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What is the best way for me to handle dates and timezones in rails?

Scenerio: I have customers who purchase products on a website from all over the world, and when they log in they will be able to choose which timezone they are from.

So I believe I should be storing everything in the database at UTC, and then on the front-end I should be converting the dates to the users set timezone preference.

Are their any gotchas with Ruby and Rails and datetimes etc?

I'm new to rails, so I am looking for guidance on how to handle this properly.

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I'd do exactly as you describe: record everything as UTC. What's your question here though? –  apneadiving Jul 9 '11 at 15:33
    
does active record store things in UTC by default? –  Blankman Jul 9 '11 at 15:41
    
sorry, was in the title... –  apneadiving Jul 9 '11 at 15:42
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4 Answers

up vote 9 down vote accepted

Fortunately Rails will pretty much handle things for you. As others pointed out, dates are stored by AR in UTC format. If you have a time_zone field for your users table you can do something like this:

# application.rb
config.time_zone = "Mountain Time (US & Canada)" # Default time zone

-

# application_controller.rb
before_filter :set_time_zone, :if => :logged_in?

protected
def set_time_zone
  Time.zone = current_user.time_zone if current_user.time_zone
end

All the datetimes should be shown in the proper time zone in your views.

I have had one production app that didn't like using the default time zone, but I can't remember which version of Rails/Ruby it was running.

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thanks, hopefully I have understood everything as it seems straight forward! now for money/currency issues :) –  Blankman Jul 9 '11 at 16:33
1  
@Blankman: for money/currencies issue, see my answer here: stackoverflow.com/questions/4798651/… –  apneadiving Jul 9 '11 at 16:50
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Yes, they are. In app, whenever you display date or time for user, everything you need is just adding timezone offset (for example: date + 1.hour for GMT+1). Remember that you need to take care of daylight saving, too. For efficency, consider adding 2 columns in your user table: timezone and time_offset. Then you would on each case do something like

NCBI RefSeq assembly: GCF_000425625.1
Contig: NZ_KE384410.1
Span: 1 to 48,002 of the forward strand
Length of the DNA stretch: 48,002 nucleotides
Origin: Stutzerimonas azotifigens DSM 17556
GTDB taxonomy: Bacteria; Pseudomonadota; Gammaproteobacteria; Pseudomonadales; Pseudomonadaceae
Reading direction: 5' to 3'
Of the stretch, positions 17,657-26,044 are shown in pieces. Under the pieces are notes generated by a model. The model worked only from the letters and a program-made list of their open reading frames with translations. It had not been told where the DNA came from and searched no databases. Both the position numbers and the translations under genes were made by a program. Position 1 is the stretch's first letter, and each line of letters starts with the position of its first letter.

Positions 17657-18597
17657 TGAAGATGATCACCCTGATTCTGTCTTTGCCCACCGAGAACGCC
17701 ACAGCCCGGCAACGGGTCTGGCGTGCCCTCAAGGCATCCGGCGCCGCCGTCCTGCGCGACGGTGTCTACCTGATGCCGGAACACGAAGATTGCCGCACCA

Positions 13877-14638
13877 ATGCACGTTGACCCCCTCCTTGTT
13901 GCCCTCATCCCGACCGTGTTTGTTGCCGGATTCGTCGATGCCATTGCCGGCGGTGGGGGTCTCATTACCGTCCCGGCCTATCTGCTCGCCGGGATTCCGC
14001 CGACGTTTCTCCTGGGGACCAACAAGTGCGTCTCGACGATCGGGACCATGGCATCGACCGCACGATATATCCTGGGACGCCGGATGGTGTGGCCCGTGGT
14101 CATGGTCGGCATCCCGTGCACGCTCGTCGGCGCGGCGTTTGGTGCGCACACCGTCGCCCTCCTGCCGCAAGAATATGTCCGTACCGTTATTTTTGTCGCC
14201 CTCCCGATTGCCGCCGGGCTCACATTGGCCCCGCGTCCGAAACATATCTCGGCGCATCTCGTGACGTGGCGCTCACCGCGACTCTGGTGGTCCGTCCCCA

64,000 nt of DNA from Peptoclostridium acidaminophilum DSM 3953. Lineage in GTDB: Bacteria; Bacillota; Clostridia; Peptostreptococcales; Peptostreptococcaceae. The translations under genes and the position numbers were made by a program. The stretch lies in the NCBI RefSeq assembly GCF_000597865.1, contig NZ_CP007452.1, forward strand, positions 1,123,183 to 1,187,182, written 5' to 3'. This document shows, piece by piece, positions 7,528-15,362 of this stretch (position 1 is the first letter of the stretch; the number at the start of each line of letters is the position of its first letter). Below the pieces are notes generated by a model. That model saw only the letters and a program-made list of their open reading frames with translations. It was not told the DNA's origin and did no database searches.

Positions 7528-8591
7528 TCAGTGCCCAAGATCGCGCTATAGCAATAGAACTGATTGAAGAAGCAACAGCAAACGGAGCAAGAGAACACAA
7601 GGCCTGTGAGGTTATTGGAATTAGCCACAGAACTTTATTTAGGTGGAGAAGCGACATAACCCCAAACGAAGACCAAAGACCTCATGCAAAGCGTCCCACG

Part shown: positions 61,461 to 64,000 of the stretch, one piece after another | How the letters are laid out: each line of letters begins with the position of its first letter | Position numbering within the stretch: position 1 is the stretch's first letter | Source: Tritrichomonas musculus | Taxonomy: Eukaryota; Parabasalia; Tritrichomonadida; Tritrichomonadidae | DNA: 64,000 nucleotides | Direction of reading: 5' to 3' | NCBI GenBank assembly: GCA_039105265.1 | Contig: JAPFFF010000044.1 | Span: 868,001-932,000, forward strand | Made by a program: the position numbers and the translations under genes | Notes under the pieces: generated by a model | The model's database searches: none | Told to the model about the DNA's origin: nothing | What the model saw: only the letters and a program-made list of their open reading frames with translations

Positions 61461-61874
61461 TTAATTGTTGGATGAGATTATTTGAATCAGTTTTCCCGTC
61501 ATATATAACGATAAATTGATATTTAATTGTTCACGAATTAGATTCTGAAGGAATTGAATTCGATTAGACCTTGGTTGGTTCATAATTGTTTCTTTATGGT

= @order.created_at + session[:user].time_offset

Instead of always checking offset for each timezone set in profile.

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I'm confused, you said to have 2 columns but your code doesn't make reference to the timezone column? –  Blankman Jul 9 '11 at 16:01
    
It's meant to not have. You use timezone when user edits his/her profile - it's "human friendly" name. When user updates it - you compare it with a table of timezones and offsets, and set time_offset to not get that offset again. –  exine Jul 9 '11 at 16:09
    
Okay, I see that Wizard of Ogz proposed better solution, I didn't knew that Rails have something like that ;) –  exine Jul 9 '11 at 16:11
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Ok so take a look at your config/application.rb file.

You should find commented lines:

# Set Time.zone default to the specified zone and make Active Record auto-convert to this zone.
# Run "rake -D time" for a list of tasks for finding time zone names. Default is UTC.
# config.time_zone = 'Central Time (US & Canada)'

So default is UTC but you can set whatever ou need there.

Found a clever way to handle this here. Everything remains in UTC and is updated client-side with javascript using the user's computer timezone.

This will avoid to record the timezone and process it everywhere.

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I found

rake time:zones:all

to be really useful. It shows a list of offsets and then zone name strings under that. eg:

* UTC +12:00 * 
Auckland 
Fiji
Kamchatka
Magadan
Marshall Is.
Solomon Is.
Wellington

I needed below in application.rb (not intuitive given default time zone string of "Mountain Time (US & Canada)"):

config.time_zone = 'Wellington'
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